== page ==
The Seven Books of Arnobius Against the Heathen. (Cont.)Book III. (Cont.)

Arnobius (Cont.)

40. Nigidius taught that the dii Penates were Neptune and Apollo, who once, on fixed terms, girt Ilium136 with walls. He himself again, in his sixteenth book, following Etruscan teaching, shows that there are four kinds of Penates; and that one of these pertains to Jupiter, another to Neptune, the third to the shades below, the fourth to mortal men, making some unintelligible assertion. Caesius himself, also, following this teaching, thinks that they are Fortune, and Ceres, the genius Jovialis,137 and Pales, but not the female deity commonly received,138 but some male attendant and steward of Jupiter. Varro thinks that they are the gods of whom we speak who are within, and in the inmost recesses of heaven, and that neither their number nor names are known. The Etruscans say that these are the Consentes and Complices,139 and name them because they rise and fall together, six of them being male, and as many female, with unknown names and pitiless dispositions,140 but they are considered the counsellors and princes of Jove supreme. There were some, too, who said that Jupiter, Juno, and Minerva were the dii Penates, without whom we cannot live and be wise, and by whom we are ruled within in reason, passion, and thought. As you see, even here, too, nothing is said harmoniously, nothing is settled with the consent of all, nor is there anything reliable on which the mind can take its stand, drawing by conjecture very near to the truth. For their opinions are so doubtful, and one supposition so discredited141 by another, that there is either no truth in them all, or if it is uttered by any, it is not recognised amid so many different statements.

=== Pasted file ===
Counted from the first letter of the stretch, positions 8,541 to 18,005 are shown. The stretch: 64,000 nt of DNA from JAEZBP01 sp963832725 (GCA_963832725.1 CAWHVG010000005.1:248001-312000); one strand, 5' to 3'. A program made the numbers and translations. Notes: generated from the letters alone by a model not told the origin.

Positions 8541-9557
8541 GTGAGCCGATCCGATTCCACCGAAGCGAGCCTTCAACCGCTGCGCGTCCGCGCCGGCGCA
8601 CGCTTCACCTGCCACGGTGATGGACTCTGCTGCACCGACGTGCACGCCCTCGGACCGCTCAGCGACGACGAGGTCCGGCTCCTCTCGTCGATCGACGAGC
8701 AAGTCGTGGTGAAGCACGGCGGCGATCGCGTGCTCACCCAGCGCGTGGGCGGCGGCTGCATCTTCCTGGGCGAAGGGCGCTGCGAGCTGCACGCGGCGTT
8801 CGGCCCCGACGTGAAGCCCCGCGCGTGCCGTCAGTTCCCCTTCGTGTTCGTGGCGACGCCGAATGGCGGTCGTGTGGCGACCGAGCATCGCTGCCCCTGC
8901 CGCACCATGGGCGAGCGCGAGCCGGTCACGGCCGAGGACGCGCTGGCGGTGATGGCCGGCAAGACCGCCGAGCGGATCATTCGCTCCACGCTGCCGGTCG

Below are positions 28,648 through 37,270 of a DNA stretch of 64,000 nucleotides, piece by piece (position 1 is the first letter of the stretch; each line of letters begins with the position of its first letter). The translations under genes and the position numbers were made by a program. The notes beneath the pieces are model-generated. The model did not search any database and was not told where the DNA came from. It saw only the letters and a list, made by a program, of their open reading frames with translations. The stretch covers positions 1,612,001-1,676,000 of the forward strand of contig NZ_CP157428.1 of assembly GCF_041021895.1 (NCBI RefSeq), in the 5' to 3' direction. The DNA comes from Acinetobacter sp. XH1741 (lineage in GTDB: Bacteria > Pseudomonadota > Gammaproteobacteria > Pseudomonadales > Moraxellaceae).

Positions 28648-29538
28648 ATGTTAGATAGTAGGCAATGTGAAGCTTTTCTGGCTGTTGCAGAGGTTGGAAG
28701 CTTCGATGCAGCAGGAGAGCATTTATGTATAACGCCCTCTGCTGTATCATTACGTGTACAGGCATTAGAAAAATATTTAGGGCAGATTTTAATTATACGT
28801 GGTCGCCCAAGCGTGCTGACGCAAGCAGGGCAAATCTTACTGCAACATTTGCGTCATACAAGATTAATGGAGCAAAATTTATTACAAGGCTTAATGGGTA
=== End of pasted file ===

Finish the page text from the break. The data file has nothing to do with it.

41. We can, if it is thought proper, speak briefly of the Lares also, whom the mass think to be the gods of streets and ways, because the Greeks name streets laurae. In different parts of his writings, Nigidius speaks of them now as the guardians of houses and dwellings; now as the Curetes, who are said to have once concealed, by the clashing of cymbals,142 the infantile cries of Jupiter; now the five Digiti Samothracii, who, the Greeks tell us, were named Idoei Dactyli. Varro, with like hesitation, says at one time that they are the Manes,143 and therefore the mother of the Lares was named Mania; at another time, again, he maintains that they are gods of the air, and are termed heroes; at another, following the opinion of the ancients, he says that the Lares are ghosts, as it were a kind of tutelary demon, spirits of dead144 men.